Quoting further:

o You harbor 100 trillion bacteria in and on you, but have only around 10 trillion cells of your own, thus, you host many times more germ cells than your own. Before you get too revolted, per above, your cell is much larger than a bacterium.

o You have probably up to four pounds of bacteria in your gut, and could have nine pounds total. Yes, this is most disgusting.

Carl Zimmer of the New York Times reports that, like the four blood types, someday you will be characterized by your gut bacteria.  There, apparently, are only three basic types, but which one you are should determine how you will treated.

Of related interest, Thomas Maugh II of the Los Angeles Times, wrote that the bacteria in your intestines can determine your weight.

4.  Is sodium good or bad?  Well, too much of anything is bad, but, it now turns out that if your sodium consumption is too low, there is an increased risk of mortality from cardiovascular disease.  Another study showed that sodium from vegetable juice lowered blood pressure.  The problem is that there is no consensus on how much sodium should be consumed.  One group says 1,500 milligrams/day should be the maximum for those over the age of 50, and a 6-inch sub sandwich with a cup of soup can exceed 1,500 mg.  Another indicates that 3,800 mg/day could be okay, and if this intake drops too far below 3,000 mg/day, your body will seek out foods that taste saltier (salt is sodium chloride).  Almost surely I ingest too much salt, which can affect my two kidneys (remember you only have one heart, liver and bladder), and increase my weight.  So I guess the best answer is to consume between 1,500 and 3,800 mg/ day of sodium, but stick to the low end if you are getting older and don't exercise much, and feel free to be on the high side if you are younger and sweat a lot.

5.  There seems to be some correlation between suicide and happiness, more specifically, the happier the society, the higher the suicide rate.  In the United States, Utah, which ranks #1 for a sense of well-being, is #9 in suicide rate, while New York, #49 on well-being, is #50 in suicides.  Hawaii is in the top ten in well being, but #39 in suicides, so we are markedly different.  Alaska is #1 (21.8/100,000/year) for suicides.  Globally, most of the former Soviet countries are way up there (with Lithuania having the highest suicide rate in the world at 31.5/100,000/year), and both South Korea (#2 at 34) and Japan (#5 at 24) being among the worst.  The world average is 16/100,000/year.

Deaths for self inflicted injuries per 100,000 inhabitants in 2004.[1]
  no data
  less than 3
  more than 33

Apparently, there might be no suicides in Haiti and a few other countries, but information is sketchy, for Egypt in that list is also zero, but another source indicated that this number is 6.5 and increasing.  Worldwide, about one million commit suicide annually, which is a higher casualty rate than war and homicides combined.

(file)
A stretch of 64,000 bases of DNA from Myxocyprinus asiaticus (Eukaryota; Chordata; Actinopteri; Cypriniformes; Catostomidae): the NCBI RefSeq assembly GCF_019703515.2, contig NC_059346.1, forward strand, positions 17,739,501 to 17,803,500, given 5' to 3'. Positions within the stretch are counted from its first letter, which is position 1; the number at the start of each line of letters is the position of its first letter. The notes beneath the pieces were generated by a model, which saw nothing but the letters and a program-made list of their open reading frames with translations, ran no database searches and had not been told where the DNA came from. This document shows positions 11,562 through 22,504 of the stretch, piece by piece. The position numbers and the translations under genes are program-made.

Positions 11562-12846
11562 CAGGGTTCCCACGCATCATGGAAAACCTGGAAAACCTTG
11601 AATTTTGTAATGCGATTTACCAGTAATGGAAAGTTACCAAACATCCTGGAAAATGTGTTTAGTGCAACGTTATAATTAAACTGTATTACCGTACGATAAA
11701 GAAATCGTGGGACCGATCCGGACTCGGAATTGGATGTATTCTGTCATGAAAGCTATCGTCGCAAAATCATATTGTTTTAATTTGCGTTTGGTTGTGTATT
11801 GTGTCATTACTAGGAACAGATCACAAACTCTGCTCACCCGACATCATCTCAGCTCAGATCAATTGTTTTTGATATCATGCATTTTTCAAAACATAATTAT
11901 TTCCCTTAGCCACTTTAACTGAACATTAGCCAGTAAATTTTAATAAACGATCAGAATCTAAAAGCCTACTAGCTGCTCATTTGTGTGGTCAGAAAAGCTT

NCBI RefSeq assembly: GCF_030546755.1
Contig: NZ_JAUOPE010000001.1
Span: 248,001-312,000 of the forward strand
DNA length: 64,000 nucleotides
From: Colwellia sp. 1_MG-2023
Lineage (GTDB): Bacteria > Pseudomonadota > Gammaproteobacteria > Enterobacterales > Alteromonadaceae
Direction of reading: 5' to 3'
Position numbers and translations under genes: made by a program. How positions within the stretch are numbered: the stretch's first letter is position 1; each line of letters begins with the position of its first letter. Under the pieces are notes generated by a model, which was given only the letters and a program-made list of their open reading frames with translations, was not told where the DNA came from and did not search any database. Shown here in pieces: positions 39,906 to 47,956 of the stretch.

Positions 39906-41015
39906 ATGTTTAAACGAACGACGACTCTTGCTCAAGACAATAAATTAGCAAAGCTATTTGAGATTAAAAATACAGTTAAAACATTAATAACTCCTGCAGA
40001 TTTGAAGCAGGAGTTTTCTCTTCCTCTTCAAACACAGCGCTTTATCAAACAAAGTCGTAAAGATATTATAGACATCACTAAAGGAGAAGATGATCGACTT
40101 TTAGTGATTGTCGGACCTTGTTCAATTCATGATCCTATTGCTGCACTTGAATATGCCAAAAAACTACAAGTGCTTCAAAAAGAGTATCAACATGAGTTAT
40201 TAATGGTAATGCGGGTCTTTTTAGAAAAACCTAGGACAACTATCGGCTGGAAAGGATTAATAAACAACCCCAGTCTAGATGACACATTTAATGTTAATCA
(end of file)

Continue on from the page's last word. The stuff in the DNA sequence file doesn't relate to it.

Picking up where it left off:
6.  Bird and swine flu originated in birds and swine, while AIDS probably came from chimpanzees.  Well, leprosy might come from armadillos.

I wonder why, but the Dow Jones Industrials are surging, up 72 to 12,763, now a bit more than 10% higher for the year, with world markets mixed.  Gold, yes, broke the all time record yet again, +$9/toz to $1536.  The NYMEX crude remains around $112/barrel, while the Brent Spot is at $125/barrel.


Wednesday, April 27, 2011


The 25April2011 issue of TIME magazine featured an article on "How to Save a Trillion Dollars."  Finally, finally, voices are speaking out on significantly reducing our defense budget. 

TIME, in particular, indicates that our eleven carrier task forces each, apparently, costs our nation $15 billion/year.  My 27December 2010 posting said the following:

Yes, I am critical about American spending on more weapons.  The aircraft carrier Ronald Reagan in 2006 cost $4 billion, the George H.W. Bush floated last year was built for $6 billion, and the America coming up will be built for at least $9 billion, not counting the enormous R&D expenditures.  STOP!!!  We already have 11 carriers.  How many theaters will we need to protect in the future?

Now, I learn that each carrier fleet chews up $15 billion/year.  In fact, the next carrier, the Gerald R. Ford (above, originally called America II), when floated in 2015, will by itself cost $15 billion that is $6 billion higher from only four months ago.  Why are we doing this?

I have now posted three articles in the Huffington Post on this subject:

  1.  Well, Barack, We have a Problem...  (29May2008)

  2.  The 10% Solution  (20February2009)  

The SIMPLE SOLUTION is for President Barack Obama to merely pronounce at the next G8 meeting (on the other hand, France hosts next month, and Obama will be in charge in 2012, so give his staff a year to work out the details) that the U.S. will next year reduce our defense budget by 10%, and will continue to do this every year if China, Russia and European Union also comply.  These funds can better be spent on reducing the debt and allowing enhancements in infrastructure, education, renewable energy and global warming remediation.  But more important than anything else, this will in time lead to global peace.  Read the articles if you are worried about terrorists, the danger of China, or whatever else that might be troubling you.  

For some reason, the Federal Government insists on shielding money spent on war.  For example, the fiscal year 2009 Federal pie chart shows defense as only 20% of spending:

The following is closer to reality, where more than half of our national budget is spent on war: